“Of all the pitfalls in our paths and the tremendous delays and wanderings off the track, I want to say that they are not what they seem to be. I want to say that all that seems like fantastic mistakes are not mistakes; all that seems like error is not error. And it all has to be done. That which seems like a false step is the next step.” – Agnes Martin
Agnes Martin was in her thirties when she decided to become an artist and for over four decades, she created elegant, perfectly square paintings using mostly grids and stripes. From a distance, you might say that Martin simply painted the same thing again and again, with subtle, almost endless variations. But the details—how the lines were created, the tone, depth, proportion, texture—were what brought the abstract beauty to the forefront. “I paint with my back to the world,” she said.
Her early artwork included portraits, landscapes, and still life paintings, but through her studies at the University of New Mexico and Columbia University, she was introduced to Taoist ideas and Zen philosophy, which would inform her artwork from then on, as she was drawn toward the concepts of abstraction. She began to focus on the grid format not to exclude nature, but to include it. “It’s really about the feeling of beauty and freedom that you experience in landscape.” Her grids were repetitive, but with subtle differences. Her paintings were like her observations of clouds passing above her head. “I paid close attention for a month to see if they ever repeated,” she said. “They don’t repeat.”
After a number of years working as an artist, Martin abruptly abandoned the New York art world and gave away her materials, resurfacing in New Mexico a year and a half later. When she returned to painting, about 5 years later, the grids had evolved into horizontal or vertical lines and her pale, neutral color palette was replaced by pale pinks, blues, and yellows—a reflection of the desert landscape.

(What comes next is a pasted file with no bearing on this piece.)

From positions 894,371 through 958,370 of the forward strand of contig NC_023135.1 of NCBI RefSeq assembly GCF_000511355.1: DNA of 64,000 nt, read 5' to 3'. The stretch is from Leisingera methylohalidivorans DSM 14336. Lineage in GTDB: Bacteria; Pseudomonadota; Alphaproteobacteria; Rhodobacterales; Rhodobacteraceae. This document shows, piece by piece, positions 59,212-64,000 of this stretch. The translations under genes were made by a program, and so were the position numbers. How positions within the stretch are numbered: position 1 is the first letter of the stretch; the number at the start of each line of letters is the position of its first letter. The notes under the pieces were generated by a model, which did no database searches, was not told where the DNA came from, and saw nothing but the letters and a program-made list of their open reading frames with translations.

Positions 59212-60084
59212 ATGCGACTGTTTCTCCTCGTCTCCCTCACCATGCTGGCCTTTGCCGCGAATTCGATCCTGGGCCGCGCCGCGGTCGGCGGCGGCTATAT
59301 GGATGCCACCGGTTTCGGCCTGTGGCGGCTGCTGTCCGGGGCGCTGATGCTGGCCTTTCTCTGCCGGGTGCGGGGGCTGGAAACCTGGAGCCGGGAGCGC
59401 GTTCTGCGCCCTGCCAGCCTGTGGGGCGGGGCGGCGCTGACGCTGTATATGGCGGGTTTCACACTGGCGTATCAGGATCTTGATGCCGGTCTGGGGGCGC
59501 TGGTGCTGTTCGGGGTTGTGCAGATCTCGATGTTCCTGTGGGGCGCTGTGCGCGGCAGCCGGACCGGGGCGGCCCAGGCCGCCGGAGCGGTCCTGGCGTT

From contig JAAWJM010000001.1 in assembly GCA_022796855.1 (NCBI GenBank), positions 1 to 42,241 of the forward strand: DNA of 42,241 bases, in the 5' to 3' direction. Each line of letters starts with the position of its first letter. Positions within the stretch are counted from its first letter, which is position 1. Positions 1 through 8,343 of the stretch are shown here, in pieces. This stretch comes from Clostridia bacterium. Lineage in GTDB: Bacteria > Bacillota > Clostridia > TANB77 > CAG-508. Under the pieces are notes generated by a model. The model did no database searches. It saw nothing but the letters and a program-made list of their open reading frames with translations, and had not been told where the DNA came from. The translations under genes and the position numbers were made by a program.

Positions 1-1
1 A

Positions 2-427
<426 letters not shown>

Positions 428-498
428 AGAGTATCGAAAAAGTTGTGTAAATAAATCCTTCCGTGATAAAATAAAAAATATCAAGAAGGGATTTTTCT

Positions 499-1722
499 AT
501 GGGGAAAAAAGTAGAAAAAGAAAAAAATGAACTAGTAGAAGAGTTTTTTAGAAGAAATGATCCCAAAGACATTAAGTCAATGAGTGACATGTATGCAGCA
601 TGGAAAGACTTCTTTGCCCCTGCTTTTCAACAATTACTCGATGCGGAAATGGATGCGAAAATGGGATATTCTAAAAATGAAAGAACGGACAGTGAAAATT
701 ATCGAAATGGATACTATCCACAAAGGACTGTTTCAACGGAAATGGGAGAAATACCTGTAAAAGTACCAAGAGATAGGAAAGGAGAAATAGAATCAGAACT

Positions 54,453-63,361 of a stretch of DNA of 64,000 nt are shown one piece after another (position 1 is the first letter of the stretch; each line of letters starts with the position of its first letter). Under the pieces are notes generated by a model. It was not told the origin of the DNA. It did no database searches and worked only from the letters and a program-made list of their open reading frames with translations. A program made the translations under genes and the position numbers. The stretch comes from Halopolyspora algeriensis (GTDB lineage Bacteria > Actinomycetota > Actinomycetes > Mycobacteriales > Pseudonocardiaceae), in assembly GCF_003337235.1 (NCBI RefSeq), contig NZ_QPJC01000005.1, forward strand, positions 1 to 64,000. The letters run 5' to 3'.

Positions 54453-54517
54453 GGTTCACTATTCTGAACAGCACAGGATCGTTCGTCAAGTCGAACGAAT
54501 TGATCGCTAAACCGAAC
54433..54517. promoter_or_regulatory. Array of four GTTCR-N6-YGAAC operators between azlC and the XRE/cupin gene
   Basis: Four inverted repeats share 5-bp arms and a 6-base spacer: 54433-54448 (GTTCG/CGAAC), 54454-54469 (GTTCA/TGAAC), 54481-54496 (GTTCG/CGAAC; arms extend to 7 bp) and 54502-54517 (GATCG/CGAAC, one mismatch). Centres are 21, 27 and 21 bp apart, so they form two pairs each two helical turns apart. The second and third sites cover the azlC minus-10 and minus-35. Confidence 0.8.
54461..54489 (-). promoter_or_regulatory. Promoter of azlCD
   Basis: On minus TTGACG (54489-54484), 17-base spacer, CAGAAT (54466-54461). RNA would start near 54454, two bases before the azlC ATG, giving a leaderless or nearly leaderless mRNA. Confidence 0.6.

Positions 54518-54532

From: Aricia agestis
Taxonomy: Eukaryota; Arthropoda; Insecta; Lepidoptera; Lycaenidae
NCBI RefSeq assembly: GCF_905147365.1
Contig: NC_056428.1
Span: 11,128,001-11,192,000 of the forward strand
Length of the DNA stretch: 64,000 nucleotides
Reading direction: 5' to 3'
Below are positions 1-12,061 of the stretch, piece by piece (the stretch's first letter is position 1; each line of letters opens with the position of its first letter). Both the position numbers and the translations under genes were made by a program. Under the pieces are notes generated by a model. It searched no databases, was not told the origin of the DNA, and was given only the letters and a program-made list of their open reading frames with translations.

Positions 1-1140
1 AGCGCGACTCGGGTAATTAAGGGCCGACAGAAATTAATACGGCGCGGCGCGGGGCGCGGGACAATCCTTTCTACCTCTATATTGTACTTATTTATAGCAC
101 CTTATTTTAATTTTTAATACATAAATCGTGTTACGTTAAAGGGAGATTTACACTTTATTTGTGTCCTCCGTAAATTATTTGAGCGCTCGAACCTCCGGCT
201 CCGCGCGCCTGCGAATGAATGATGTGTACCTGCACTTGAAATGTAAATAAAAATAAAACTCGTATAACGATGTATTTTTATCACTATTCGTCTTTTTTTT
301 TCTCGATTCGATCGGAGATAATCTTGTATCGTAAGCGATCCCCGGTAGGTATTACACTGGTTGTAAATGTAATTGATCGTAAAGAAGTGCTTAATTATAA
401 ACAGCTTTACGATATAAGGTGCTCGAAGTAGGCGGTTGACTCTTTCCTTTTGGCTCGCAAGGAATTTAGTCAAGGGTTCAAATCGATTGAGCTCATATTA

In New Mexico, Martin lived a stark, near-monastic existence with an intense focus on spiritual awareness. When she was finally ready to return to New York, she found a space in a studio community located in abandoned shipping lofts in lower Manhattan known as the Coenties Slip—also home to Jasper Johns, Ellsworth Kelly, and Robert Rauschenberg. It was during this time that the mental illness she’d managed for years became more pronounced and she was hospitalized on multiple occasions. She was once found wandering Park Avenue, completely unaware of who she was, and admitted to Bellevue Psychiatric Hospital; there, before she was discovered by friends, she was given shock therapy.
Martin, with her cropped silver hair and solid physical presence, worked up until a few months before her death in 2004, at age 92. As she aged, her artwork became more vibrant and full of new shapes and colors than in her younger years. She said, “My paintings are not about what is seen. They are about what is known forever in the mind.”
The Solomon Guggenheim Museum’s exhibition of Agnes Martin’s work allowed us to enjoy the qualities Martin always sought to portray: beauty, innocence, and happiness.
Images pictured above are from Agnes Martin.